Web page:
It is with great sadness that we learned beloved reporter and red carpet correspondent Jeffrey Slonim, 56, passed away on Friday morning. Over the years, Slonim wrote for such outlets as Allure, People, Gotham and Hamptons Magazines, Interview, The New York Daily News, The New York Post, Architectural Digest, and Condé Nast Traveler. From the journalists who were lucky enough to work beside him to the countless celebrities who’ve been interviewed by him, it is easy to say that there was no one quite like Jeff: He was wicked smart, a fantastic writer, a true go-getter, and above all, a wonderful person. We’ve asked some of his friends and colleagues to reflect—he will be deeply missed.
Linda Wells, founding editor of Allure: “We worked together [at Allure] for 25 years. He was one of the first people I hired as a contributor. He had the most extraordinary work ethic. He conducted himself in such an elevated way. He was respectful but he was himself. It’s not an easy thing to work the red carpet and work it for 25 years and ask the off-the-wall questions that we wanted him to ask. He was eager to ask and get a sense of truth and humanity from people. Jeffrey had that ability to get the humanity and the person. People loved him. Celebrities loved him. They knew his question would test their wit. The smart ones and the witty ones were up for the challenge and embraced it and went right to him. He was not only standing outside, but he was invited in. He would be the last person to leave an event. Just in case something happened. He talked to everybody from the most glittering A-list person to the person who was kicked off The Voice. He talked to everybody. He was so open, welcoming, and kind to everybody. He worked so hard. He’d work all night. He had a love of art, literature, music, he was an elevated human being.”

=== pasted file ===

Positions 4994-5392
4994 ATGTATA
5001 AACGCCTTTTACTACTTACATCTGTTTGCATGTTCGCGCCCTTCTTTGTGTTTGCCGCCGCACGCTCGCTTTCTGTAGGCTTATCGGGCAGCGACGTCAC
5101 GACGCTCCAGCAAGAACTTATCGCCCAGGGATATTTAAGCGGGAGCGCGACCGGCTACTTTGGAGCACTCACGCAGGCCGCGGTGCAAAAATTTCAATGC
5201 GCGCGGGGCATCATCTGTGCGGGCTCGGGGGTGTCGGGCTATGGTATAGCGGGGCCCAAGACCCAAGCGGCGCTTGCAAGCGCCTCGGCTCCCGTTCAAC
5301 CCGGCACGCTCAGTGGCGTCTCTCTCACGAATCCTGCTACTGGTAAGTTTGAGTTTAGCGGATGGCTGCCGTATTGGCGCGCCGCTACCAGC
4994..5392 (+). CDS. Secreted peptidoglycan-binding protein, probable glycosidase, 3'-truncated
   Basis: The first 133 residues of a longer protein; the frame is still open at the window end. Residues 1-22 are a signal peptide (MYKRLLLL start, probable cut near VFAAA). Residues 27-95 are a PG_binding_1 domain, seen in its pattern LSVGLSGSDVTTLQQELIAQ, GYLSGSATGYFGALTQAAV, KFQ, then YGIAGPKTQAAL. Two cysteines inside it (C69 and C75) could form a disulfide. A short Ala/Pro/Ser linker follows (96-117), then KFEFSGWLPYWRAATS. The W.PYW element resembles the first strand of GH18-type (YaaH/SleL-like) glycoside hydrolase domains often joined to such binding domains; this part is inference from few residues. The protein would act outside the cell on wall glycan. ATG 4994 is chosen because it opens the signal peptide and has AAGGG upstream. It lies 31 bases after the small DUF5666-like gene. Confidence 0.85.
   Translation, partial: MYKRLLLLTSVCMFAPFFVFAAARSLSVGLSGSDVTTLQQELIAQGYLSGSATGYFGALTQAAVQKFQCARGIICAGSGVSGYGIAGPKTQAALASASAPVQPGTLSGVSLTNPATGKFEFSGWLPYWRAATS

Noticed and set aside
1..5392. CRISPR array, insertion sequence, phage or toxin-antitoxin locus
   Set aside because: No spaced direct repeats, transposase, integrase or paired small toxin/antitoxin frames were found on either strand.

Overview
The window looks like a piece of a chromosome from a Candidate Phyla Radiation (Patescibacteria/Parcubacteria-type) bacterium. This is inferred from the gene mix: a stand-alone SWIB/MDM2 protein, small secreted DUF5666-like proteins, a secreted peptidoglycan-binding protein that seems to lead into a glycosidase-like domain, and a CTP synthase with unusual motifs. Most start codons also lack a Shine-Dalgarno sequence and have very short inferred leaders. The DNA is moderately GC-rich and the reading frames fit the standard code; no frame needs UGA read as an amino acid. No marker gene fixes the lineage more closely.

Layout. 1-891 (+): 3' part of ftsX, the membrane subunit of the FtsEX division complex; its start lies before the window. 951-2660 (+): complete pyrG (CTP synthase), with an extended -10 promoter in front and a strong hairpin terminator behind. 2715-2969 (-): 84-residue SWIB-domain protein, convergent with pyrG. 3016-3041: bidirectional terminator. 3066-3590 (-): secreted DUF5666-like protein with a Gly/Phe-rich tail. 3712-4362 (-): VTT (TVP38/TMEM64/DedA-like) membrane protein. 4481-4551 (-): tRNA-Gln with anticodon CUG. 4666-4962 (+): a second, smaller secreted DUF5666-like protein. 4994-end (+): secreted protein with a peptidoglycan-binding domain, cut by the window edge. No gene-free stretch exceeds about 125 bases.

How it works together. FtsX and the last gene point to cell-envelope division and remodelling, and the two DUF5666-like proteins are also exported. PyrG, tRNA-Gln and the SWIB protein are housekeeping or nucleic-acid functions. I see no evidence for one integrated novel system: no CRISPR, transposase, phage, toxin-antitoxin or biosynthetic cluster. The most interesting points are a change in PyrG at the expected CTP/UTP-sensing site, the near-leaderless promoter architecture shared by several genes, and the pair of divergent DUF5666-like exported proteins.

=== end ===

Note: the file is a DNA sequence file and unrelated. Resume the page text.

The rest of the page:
Euan Rellie, senior managing director of BDA Partners: “Lucy [Sykes] and I have been friends with Jeffrey and his family for 15 years. Lucy worked with him at Allure, and found him to be the perfect colleague. I felt like an insider in the world of journalists when I hung out with him. Jeffrey stood out because of the easy quality of his friendship. He was a consummate pro; dogged and persistent, but never pushy. He never seemed to be in a rush, unlike everyone else I know. He was the unassuming, understated king of the red carpet. His interview subjects adored him, and he understood them. He was encouraging and supportive of our business ventures, of Lucy’s clothing line, and of her career as an author. His son Finbarr interned two summers in a row at my company, BDA Partners, in Shanghai and in Beijing, where he was deemed clever, conscientious, a fine young man, an excellent advertisement for his dad. Jeffrey was one of those people that make New York work properly. He was an easy connector. Whenever I saw him, he’d introduce me to someone clever or successful or famous. He was kind, and would take the trouble to be courteous and thoughtful, in ways that have mostly fallen out of fashion. He gave me the most beautiful painting by his brother. He judged situations well, and was piercingly insightful, but without rancor. He was clever and funny, perceptive and supportive. He seemed to know everyone everywhere, from 25 to 75 years old. He seldom had a bad word to say, but when he did, it was light, mischievous, conspiratorial, good-natured. He was universally popular; the most loyal friend you could hope to have. Occasionally we’d plan lunch or dinner, but more often, I’d just bump into him around town. He seemed to be everywhere. He’d be there at the Met Ball, impeccable in white tie, at all the fancy parties, at movie screenings, at fashion shows, art openings, book signings, and at friends’ birthdays. He favoured seersucker, blazers, bright colors, straw boaters, like a New Englander from a bygone age. An aesthete. Gentle, always smiling, apparently pleased to see me, but inevitably with some surprising piece of news or insight which I wanted to hear. He was clever, but didn’t feel the need to prove it to his friends. He wrote beautifully, and was loved. I’m desperately sad to think that I’ve bumped into him for the last time. That means there’s a hole in my New York life. I want Fiona and his children to know that Jeffrey was a great man, and a good man.”